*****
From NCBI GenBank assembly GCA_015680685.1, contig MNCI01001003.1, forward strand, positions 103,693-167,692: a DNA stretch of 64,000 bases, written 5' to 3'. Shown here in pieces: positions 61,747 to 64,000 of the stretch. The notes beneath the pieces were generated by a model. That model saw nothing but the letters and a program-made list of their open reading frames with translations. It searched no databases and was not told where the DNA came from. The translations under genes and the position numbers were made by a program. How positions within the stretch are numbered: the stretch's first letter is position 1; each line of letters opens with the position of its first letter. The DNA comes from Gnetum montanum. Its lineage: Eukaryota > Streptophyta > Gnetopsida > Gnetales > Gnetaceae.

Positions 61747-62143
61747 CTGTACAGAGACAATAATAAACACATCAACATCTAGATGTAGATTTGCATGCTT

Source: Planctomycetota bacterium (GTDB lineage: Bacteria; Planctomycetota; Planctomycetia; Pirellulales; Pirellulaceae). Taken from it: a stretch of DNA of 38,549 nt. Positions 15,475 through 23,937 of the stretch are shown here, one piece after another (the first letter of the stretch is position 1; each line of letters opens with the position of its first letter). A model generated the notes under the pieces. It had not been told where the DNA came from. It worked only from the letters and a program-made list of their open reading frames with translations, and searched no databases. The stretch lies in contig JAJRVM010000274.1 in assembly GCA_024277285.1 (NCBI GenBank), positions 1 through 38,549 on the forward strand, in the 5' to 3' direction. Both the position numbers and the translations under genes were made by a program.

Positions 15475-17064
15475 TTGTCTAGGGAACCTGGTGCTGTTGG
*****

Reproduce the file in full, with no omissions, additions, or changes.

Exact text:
From NCBI GenBank assembly GCA_015680685.1, contig MNCI01001003.1, forward strand, positions 103,693-167,692: a DNA stretch of 64,000 bases, written 5' to 3'. Shown here in pieces: positions 61,747 to 64,000 of the stretch. The notes beneath the pieces were generated by a model. That model saw nothing but the letters and a program-made list of their open reading frames with translations. It searched no databases and was not told where the DNA came from. The translations under genes and the position numbers were made by a program. How positions within the stretch are numbered: the stretch's first letter is position 1; each line of letters opens with the position of its first letter. The DNA comes from Gnetum montanum. Its lineage: Eukaryota > Streptophyta > Gnetopsida > Gnetales > Gnetaceae.

Positions 61747-62143
61747 CTGTACAGAGACAATAATAAACACATCAACATCTAGATGTAGATTTGCATGCTT

Source: Planctomycetota bacterium (GTDB lineage: Bacteria; Planctomycetota; Planctomycetia; Pirellulales; Pirellulaceae). Taken from it: a stretch of DNA of 38,549 nt. Positions 15,475 through 23,937 of the stretch are shown here, one piece after another (the first letter of the stretch is position 1; each line of letters opens with the position of its first letter). A model generated the notes under the pieces. It had not been told where the DNA came from. It worked only from the letters and a program-made list of their open reading frames with translations, and searched no databases. The stretch lies in contig JAJRVM010000274.1 in assembly GCA_024277285.1 (NCBI GenBank), positions 1 through 38,549 on the forward strand, in the 5' to 3' direction. Both the position numbers and the translations under genes were made by a program.

Positions 15475-17064
15475 TTGTCTAGGGAACCTGGTGCTGTTGG